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'Funtology' turns into a success at Boys & Girls Clubs
More than two dozen Hall County girls learn about cosmetology in fun atmosphere
FUNTOLOGY02
Taisha King of Swan Nails in College Park gives 7-year-old Tyesia Hayes of Gainesville a manicure before classes start at the inaugural Healing Strands Continuing Education Workshop on Aug. 9 at the Gainesville Civic Center. - photo by ELISE PERKINS

Funtology: For more information, contact the Boys & Girls Clubs of Hall County call 770-532-8102 or visit www.boysgirlsclubs.com

For most little girls, a baby doll is their first toy. Then as they get older, a Barbie may enter the picture, allowing the little girls to brush her hair and dress her in different outfits.

TeQuilla Williams believes it is a creative outlet for young girls. But at some point, dolls are removed as playthings.

“Their creative side is taken away from them or they are told you can no longer play with the dolls,” the Gainesville woman said. “But what they were doing was taking away that creative ability, that art side of them, or that side of them that helps them to actually connect to the world.”

Williams, author of “Funtology Fundamentals, Interactive Cosmetology for Teens,” introduced a program to bridge that gap with a new program called Funtology.

“My mission statement is to bridge the gap from the Barbie doll over to the beauty doll,” she said.

Funtology teaches children how to care for their hair, nails and skin as well as focuses on the subjects of chemistry, electricity, anatomy and physiology. It builds on the creativity introduced with dolls such as Barbie to evolve into a solid foundation of cosmetology.

Williams introduced the program a year ago at the Boys & Girls Clubs of Hall County, and more than two dozen girls signed up for the program.

Jayme Jones, 13, heard about the program from her sister.

“Honestly before Funtology, I wasn’t really interested in cosmetology,” Jayme said, adding the program grew on her. “I really enjoyed it. I think it’s a good experience for young people.”

She said she believes the program is a great way to learn about cosmetology and decide if it is a possible career path for the future.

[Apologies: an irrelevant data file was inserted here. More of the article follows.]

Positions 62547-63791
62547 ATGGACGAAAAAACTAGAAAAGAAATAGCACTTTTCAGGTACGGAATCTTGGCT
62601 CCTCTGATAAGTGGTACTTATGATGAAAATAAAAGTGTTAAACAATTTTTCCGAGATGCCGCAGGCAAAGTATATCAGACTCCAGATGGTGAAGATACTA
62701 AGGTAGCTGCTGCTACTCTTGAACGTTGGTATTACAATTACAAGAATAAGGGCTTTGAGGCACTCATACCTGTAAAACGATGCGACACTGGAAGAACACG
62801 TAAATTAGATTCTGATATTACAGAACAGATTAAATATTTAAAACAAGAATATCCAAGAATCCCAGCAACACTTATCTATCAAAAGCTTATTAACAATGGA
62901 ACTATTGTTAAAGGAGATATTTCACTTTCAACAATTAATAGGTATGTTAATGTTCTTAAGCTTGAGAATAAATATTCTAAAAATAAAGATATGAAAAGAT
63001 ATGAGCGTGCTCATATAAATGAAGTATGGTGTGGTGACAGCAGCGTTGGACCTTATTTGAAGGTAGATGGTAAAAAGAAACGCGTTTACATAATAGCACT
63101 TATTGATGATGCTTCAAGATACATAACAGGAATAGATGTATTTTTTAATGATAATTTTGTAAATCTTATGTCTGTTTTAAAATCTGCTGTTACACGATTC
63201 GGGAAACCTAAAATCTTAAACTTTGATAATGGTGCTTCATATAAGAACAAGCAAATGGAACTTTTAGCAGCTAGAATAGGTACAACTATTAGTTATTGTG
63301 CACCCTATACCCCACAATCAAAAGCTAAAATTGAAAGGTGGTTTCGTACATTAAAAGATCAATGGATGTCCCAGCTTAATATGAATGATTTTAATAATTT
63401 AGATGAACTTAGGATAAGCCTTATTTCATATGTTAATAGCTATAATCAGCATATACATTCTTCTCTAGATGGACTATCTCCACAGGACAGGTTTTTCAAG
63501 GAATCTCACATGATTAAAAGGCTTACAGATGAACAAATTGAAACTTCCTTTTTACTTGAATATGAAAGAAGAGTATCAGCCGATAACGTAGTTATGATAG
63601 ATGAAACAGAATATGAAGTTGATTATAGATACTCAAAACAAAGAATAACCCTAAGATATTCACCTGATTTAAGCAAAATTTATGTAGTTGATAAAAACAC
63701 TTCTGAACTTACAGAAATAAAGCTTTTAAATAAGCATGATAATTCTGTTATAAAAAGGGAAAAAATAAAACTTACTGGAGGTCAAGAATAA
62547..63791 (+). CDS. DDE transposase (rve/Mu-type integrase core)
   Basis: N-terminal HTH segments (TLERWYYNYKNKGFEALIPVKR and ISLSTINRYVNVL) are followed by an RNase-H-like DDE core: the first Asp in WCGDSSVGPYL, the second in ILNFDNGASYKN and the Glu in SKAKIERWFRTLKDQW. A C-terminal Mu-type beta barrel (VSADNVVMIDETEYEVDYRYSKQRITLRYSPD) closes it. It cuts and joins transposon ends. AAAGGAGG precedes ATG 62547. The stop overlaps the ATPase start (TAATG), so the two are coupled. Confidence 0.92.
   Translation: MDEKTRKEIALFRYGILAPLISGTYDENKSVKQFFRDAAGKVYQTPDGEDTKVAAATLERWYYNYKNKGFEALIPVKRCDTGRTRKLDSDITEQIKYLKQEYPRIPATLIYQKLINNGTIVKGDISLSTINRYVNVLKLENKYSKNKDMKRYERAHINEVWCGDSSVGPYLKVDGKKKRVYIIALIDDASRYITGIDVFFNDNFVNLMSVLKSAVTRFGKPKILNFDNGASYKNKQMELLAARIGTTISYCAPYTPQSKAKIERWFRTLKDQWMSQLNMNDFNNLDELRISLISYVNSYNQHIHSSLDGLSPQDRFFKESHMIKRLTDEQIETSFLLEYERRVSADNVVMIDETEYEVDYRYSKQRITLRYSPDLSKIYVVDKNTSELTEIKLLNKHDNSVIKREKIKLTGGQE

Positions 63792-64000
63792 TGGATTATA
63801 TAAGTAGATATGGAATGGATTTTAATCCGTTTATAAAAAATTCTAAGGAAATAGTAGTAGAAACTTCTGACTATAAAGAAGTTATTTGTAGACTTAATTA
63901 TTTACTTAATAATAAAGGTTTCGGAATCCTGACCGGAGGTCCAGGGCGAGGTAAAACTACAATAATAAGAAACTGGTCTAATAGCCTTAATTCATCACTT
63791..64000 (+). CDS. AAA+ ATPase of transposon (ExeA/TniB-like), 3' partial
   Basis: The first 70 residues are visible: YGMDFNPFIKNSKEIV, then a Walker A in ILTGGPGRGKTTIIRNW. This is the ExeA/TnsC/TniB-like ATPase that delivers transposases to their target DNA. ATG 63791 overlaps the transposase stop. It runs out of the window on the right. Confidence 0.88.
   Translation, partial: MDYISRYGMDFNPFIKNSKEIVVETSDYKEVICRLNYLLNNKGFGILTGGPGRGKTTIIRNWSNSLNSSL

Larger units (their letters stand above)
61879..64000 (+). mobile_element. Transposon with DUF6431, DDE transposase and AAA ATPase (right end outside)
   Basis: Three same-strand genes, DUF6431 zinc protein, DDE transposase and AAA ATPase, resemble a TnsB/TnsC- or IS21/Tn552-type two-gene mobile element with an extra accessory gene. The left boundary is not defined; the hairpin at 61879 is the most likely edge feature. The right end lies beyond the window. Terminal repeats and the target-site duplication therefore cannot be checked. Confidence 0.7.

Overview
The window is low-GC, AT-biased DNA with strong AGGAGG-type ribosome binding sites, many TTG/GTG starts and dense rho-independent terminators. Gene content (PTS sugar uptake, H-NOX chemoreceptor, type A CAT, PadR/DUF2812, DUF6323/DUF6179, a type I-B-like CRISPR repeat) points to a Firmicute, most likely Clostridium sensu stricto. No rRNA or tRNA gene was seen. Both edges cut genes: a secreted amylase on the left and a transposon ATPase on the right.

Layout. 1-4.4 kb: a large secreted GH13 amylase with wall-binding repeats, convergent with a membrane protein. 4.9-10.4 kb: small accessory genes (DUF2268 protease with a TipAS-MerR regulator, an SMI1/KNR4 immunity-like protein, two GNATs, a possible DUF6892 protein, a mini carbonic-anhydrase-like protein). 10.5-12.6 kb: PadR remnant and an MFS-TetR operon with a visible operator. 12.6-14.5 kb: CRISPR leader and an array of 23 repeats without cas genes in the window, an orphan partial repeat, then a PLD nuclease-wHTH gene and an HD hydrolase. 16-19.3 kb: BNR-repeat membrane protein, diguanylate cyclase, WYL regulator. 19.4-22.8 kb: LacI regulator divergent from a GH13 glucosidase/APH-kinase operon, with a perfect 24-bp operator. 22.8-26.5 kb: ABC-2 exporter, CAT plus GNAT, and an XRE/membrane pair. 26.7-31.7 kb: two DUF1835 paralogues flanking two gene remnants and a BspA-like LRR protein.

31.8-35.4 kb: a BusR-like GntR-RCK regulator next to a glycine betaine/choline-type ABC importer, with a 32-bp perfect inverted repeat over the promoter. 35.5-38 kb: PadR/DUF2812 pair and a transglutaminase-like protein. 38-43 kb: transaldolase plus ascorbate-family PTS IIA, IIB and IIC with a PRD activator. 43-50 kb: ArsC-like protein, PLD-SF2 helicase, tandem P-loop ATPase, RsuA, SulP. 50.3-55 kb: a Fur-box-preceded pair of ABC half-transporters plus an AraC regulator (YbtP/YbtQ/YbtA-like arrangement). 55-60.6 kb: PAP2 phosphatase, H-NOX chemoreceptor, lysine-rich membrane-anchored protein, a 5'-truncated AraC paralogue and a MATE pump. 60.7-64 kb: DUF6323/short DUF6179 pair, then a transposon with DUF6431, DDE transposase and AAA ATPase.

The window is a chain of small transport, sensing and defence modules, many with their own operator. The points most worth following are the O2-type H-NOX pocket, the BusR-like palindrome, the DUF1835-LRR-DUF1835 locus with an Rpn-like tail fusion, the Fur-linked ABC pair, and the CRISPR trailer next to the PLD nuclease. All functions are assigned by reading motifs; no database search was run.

“You have to work in order to achieve what you want to do,” Jayme said. “You also have to work to achieve a hairstyle. So I see it as that — a hairstyle is a way to success.”

And the skills she learned in the program can be applied to any aspect of life, she said.

“It’s very fun and I encourage other people to actually do it,” Jayme said. “It’s a really good program and really helps a lot of people.”

Azhah Jackson, 13, agreed.

“I felt like the programs were legit,” she said. “They actually taught you things.”

To mark their completion of the Funtology program, Williams handed out certificates to 27 girls, ages 11-18, during a ceremony Aug. 9 at the Gainesville Civic Center.

Nadia Gray of Minnesota saw her daughter, ShaNaiya Thomas, receive her first certificate.

“She’s always been interested in hair,” Gray said. “It’s encouraging for the girls to have something to look forward to that can actually bring them into a career.”

Gray feels any program encouraging today’s youth to better themselves is a great addition.

In conjunction with the ceremony, students participated in the inaugural Healing Strands Continuing Education Workshop. Programs throughout the day gave cosmetology professionals a chance to earn required continuing education certifications. In one room, vendors displayed everything from makeup and nail essentials to clothes, cupcakes and CPR course.

The cosmetology presentations allowed the Funtology participants to witness a professional at work.

“I liked how when they were doing your makeup, they explained what they were doing and the best thing to do,” Azhah said. “There were a lot of teachable moments.”

Angela Goodridge, from Good Nursing and Medical Training in Norcross, was pleased with the event.

“(Williams’ is) empowering a lot of these girls,” Goodridge said. “She’s showing them entrepreneurship. She’s showing them about business, behavior and attitude.”

Goodridge is confident the girls will learn about professionalism and the importance of continuing education, not only in cosmetology, but in anything they choose to pursue.

“It’s not only about cosmetology,” Goodridge said. “It’s about customer service and laying good foundations. For them to see adults and role models.”

For more information, contact the Boys & Girls Clubs of Hall County by calling 770-532-8102 or visiting www.boysgirlsclubs.com.

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